Sunday, 04 August 2013

Federal Snoops Activate Smartphone Microphones and Laptop Cameras

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The federal government is remotely activating the microphones and cameras in Android smartphones and Windows laptops, according to a report published by the Wall Street Journal.

Citing a “former US official,” the Journal says court documents reveal that that the FBI is using a variety of “hacking” tools to ramp up the scope of the surveillance of millions of Americans, keeping many unwittingly under the watchful eye of Washington.

When contacted by The New American, a media spokesperson for Google had no comment.

One of the Journal's anonymous sources described a part of the FBI called the "Remote Operations Unit." Agents in this specialized unit prefer, if possible, to install the remote control software by uploading to the target’s computer using a USB flash drive. When the g-men-come-hackers can’t get access to the target’s computer, they install the surveillance software over the Internet “using a document or link that loads software when the person clicks or views it."

Readers should understand that it is not only possible for the federal government to listen to your conversations using the microphone in your Android smartphone and watch you while you sit in your own home on your own computer, but they do so regularly and can do so very easily.

Purportedly, the FBI has been using these methods of surveillance “for over a decade,” but their use has come to light only recently by way of “court documents and interviews” with people familiar with the programs.

The Journal relates one such document that shed light on the computer and cellphone hacking methods used by the federal government:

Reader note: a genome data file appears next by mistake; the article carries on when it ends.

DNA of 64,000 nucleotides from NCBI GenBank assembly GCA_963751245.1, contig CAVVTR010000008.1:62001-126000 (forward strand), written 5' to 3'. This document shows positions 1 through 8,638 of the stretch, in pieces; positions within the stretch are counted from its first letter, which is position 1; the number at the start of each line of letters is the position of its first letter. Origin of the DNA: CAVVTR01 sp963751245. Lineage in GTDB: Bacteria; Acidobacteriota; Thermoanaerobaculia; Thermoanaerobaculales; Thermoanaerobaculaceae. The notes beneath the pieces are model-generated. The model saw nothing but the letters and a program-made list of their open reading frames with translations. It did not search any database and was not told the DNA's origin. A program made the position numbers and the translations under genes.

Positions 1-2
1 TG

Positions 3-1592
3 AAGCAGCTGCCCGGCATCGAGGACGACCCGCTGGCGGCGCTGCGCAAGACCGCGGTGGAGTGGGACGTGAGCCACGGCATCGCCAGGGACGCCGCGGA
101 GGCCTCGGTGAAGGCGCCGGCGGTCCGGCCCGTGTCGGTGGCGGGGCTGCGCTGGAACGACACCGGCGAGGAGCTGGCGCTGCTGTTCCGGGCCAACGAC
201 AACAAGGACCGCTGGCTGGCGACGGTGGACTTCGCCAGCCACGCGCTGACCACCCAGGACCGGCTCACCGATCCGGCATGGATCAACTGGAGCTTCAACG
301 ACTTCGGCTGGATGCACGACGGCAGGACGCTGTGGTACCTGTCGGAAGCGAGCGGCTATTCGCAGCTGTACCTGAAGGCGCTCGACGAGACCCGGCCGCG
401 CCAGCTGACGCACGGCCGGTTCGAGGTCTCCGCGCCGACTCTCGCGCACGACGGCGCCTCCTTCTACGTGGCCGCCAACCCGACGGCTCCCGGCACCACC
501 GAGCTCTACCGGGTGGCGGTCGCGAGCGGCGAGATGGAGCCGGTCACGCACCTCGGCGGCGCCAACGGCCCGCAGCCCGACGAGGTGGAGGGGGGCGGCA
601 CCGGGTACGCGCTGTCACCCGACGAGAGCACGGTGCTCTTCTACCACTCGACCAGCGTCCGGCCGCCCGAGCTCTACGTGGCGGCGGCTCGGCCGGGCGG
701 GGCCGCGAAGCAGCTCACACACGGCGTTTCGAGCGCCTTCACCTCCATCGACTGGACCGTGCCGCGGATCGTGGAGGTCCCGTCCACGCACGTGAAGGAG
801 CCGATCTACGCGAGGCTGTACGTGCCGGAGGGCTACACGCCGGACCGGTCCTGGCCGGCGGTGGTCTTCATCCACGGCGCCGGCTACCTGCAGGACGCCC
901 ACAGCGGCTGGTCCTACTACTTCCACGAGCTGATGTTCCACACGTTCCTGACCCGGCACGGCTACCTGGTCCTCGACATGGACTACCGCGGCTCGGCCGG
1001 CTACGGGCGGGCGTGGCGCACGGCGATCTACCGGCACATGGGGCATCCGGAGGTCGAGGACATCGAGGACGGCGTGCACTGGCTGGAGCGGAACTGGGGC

Earlier this year, a federal warrant application in a Texas identity-theft case sought to use software to extract files and covertly take photos using a computer's camera, according to court documents. The judge denied the application, saying, among other things, that he wanted more information on how data collected from the computer would be minimized to remove information on innocent people.

This frightening remote control of computers and cellphones by federal agents is nothing new, however.

Just over a year ago, the Ninth Circuit of Appeals ruled federal snoops may use a cellphone as a microphone and record the conversations overheard even when the phone itself is not being used otherwise.

This baffling bit of judicial lawmaking came as part of the decision in the case of the United States v. Oliva, 2012 WL 2948542 (9th Cir. July 20, 2012).

For a bit of background, Oliva was convicted by a jury of drug-related crimes involving the distribution of methamphetamine, cocaine, and marijuana. He appealed a decision by a district court denying his motion to suppress evidence obtained from a series of electronic surveillance orders authorizing interception of communications over cellular phones associated with him and his alleged co-conspirators.

Oliva argued that the orders authorizing these wiretaps were not standard intercept orders and did not meet the “specificity” requirement of the applicable federal law.